Coprophagia at BNET

Synaptic DistressHas Penelope Trunk finally suffered a psychotic break on the pages of BNET?

“You don’t need time to job-hunt.”

Or did her editor?

“Job-hunting does not take all day… It’s too hard. So a bad job does not interfere with a good job hunt.”

Why Hunting for a Great Job Will Hurt Your Career is either a joke, or Trunk’s synapses never made it back from lunch.

“You know the saying that lucky people create their own luck? For the unemployed, that means taking almost any job.”

In any event, there’s no excuse for the editor who let this onto the front page.

“But I’ve got news for you: Living up to your potential is BS. What does that mean, really? I think it means impressing your friends, or, worse, your parents, and you have better things to aim for in life than that.”

I have happy relationships with my parents, my friends and the people I work with. But in any case, I’m leaving a special area in the comments section below, for the person whose job doesn’t involve personal relationships.

“You are not going to find happiness from your job – that comes from personal relationships.”

BNET, you tell me: Should we pretend all perspectives are healthy, interesting and worthy of debate? Or is it okay to publish whatever piles up in the cerebral dung heap? Be careful what you feed your readers, even if your editors are willing to eat it.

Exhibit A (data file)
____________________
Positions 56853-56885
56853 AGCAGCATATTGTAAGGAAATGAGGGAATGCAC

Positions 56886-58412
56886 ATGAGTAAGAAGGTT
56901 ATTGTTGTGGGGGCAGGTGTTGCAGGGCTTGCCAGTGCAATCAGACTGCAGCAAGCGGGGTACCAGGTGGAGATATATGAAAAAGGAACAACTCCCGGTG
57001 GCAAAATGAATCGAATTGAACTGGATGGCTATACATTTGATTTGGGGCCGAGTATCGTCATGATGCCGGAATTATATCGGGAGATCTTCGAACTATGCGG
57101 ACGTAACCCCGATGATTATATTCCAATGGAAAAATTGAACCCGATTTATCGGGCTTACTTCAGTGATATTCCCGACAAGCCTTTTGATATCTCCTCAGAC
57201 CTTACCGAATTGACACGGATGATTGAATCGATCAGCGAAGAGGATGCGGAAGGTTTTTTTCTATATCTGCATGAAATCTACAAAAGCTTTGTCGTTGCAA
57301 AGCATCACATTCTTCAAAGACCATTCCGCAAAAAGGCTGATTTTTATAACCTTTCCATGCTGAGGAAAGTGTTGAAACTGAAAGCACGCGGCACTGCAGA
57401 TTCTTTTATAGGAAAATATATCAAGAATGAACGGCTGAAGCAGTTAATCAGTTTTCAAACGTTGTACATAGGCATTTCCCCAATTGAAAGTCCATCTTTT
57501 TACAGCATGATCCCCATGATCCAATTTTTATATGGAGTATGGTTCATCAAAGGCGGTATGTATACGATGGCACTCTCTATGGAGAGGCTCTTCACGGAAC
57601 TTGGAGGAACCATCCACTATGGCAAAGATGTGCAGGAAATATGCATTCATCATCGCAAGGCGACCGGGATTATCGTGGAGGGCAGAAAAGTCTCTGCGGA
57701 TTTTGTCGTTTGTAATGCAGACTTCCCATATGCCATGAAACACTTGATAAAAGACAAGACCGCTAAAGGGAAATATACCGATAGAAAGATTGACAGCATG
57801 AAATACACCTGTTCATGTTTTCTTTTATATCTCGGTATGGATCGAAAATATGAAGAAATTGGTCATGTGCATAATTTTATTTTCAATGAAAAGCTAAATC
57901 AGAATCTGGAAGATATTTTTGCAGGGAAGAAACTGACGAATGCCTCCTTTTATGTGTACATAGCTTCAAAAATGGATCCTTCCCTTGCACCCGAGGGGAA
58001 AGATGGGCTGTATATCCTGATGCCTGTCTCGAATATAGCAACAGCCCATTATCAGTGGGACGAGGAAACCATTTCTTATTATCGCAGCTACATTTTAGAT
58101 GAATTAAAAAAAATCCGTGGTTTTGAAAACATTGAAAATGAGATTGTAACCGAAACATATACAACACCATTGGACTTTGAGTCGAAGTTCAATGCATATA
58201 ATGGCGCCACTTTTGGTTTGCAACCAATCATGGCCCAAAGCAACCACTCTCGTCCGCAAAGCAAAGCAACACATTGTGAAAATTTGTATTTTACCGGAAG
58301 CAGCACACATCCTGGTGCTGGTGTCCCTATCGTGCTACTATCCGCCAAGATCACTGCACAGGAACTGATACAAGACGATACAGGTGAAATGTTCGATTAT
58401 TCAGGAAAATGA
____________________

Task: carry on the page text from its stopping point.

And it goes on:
[Update: GL Hoffman over at LinkUp explains it all with just a diagram. Actually, with a Gruzzle: Shovel-Ready.]


Executive MBA’s: Do these lion cubs hunt?

A major university asked me to submit a proposal. The school is interested in hiring “a career placement professional” to “bring jobs to the table” for its newly-minted Executive MBAs (EMBAs). The school “has career placement but it does not meet the needs of the EMBA program.” The school also has “career coaches,” but it wants “to do something apart from the ordinary.” It wants to “raise the bar.”

In summary, the school graduates EMBAs. It has career coaches for them, but the coaching isn’t yielding jobs. And it has a career placement service that doesn’t yield jobs, either.

This school wants to know if I’m interested in being “embedded” in its EMBA program. The “career placement professional” it brings on “must bring jobs to the table.”

Here’s the response I sent:

It sounds to me like [your school] is looking for something quite ordinary – a “career placement professional.” Today’s economy is awash with them.

Here’s the problem: You hire a placement professional to put your EMBAs into jobs. What is [your school] going to pay this individual? $50k? $100k? $150k? With a bonus every time he or she places someone?